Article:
Now that the initial April 18 personal income tax deadline has passed, the Internal Revenue Service has released six major changes to collection policies. Taxpayers that have outstanding balances due to the IRS can expect to be impacted in more ways than the traditional paper notices that arrive by mail every few weeks. The following changes are designed to be motivation for delinquent taxpayers to settle all tax debts sooner rather than later.
1. Private debt collection - The IRS has enlisted the help of private debt collection agencies to assist in pursuing old tax debts.
Identity theft is on the rise, especially when it comes to tax returns. The IRS has stated they will be sending letters to taxpayers before the collection agency contacts the individual. Initial contact via mail will state when the debt collector will call.
2. Passport restriction - The Department of State will begin restricting passports for taxpayers that owe tax bills in excess of $50,000 and have not set up a payment plan or agreement.
If a taxpayer has an emergency travel need, they must go through the National Taxpayer Advocate which could take considerable amounts of time, and even then, it could take up to 30 days to lift the travel restriction.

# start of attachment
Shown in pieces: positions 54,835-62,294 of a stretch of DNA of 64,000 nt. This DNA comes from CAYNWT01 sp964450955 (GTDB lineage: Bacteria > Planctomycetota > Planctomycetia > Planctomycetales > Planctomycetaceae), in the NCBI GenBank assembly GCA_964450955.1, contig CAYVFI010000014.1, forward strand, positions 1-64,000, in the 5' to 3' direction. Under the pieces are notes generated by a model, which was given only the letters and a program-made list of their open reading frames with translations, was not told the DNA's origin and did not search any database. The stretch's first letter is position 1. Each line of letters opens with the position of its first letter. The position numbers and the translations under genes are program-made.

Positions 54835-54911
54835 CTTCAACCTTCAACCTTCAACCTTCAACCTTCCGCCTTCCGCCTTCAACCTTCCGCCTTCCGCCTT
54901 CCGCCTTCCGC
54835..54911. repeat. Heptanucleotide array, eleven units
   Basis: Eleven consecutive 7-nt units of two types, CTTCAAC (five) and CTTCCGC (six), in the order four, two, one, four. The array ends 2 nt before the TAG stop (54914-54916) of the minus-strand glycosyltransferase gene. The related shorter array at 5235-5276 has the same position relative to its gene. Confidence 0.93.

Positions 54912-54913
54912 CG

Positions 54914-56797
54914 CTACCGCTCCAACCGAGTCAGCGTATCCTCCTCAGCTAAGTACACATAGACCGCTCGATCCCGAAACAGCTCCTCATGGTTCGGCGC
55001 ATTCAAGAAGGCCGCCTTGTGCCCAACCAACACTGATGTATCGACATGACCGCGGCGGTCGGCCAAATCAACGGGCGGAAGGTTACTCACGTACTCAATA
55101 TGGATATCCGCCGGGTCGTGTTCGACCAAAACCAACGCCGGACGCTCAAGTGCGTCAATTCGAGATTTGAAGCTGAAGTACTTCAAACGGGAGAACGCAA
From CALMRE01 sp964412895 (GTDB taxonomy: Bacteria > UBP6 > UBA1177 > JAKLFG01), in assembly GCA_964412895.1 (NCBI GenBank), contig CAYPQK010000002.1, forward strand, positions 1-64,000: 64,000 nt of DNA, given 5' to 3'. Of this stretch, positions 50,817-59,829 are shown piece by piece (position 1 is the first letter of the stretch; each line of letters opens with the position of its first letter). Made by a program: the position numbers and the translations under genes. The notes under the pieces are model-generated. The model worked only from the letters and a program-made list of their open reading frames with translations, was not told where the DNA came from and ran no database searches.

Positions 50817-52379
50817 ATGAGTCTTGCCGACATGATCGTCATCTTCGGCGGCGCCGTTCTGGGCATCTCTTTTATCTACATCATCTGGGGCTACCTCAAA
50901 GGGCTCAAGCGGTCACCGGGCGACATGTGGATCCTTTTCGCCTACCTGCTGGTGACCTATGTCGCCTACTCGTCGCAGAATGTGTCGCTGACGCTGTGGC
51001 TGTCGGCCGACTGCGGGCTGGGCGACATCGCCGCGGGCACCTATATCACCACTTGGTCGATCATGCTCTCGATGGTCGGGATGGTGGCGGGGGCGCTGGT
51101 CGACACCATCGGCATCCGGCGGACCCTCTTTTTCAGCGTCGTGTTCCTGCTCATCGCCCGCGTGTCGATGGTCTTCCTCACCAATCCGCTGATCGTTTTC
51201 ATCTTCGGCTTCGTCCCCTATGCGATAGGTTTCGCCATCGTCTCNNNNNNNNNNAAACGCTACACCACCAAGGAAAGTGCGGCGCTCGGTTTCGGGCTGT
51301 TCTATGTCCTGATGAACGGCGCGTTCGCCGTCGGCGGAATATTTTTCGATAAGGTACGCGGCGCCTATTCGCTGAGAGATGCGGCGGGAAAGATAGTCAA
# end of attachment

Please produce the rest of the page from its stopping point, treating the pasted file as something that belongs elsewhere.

3. Offer in compromise changes - The IRS was once lenient in allowing taxpayers to file delinquent returns while going through the offer in compromise process. As a result of recent changes, all taxpayers that would like to apply for the debt settlement must file all delinquent returns and be up to date on compliance requirements prior to application.
If the taxpayer is not current on compliance and they apply for an offer in compromise, the IRS will reject the offer and keep the down payment included with the application.
4. Expense budget increases - In order for the IRS to determine a taxpayer's ability to pay a delinquent tax debt, expense standards are applied based on where the taxpayer lives and family size. These amounts have been increased to allow additional flexibility for the taxpayer.
If you are a taxpayer that is already in an agreement, you can look to renegotiate the terms using the updated expense amounts.
5. Faster processing time for agreements - Taxpayers who owe between $50,000 and $100,000 may establish installment agreements with payment terms over seven years without filing detailed financial statements with the IRS.
This will streamline the process of entering into agreements with the IRS and it will also assist in releasing the passport restrictions stated above.
6. IRS website upgrades - The IRS will now allow taxpayers or their licensed professionals to look up outstanding balances. In addition, installment agreement requests can be submitted online.
Taxpayers and professionals will be able to access accounts only if they are able to authenticate their identity. The new upgrades will streamline services and bring matters to resolution quickly.
To discuss these changes further please contact your local UHY LLP professional.
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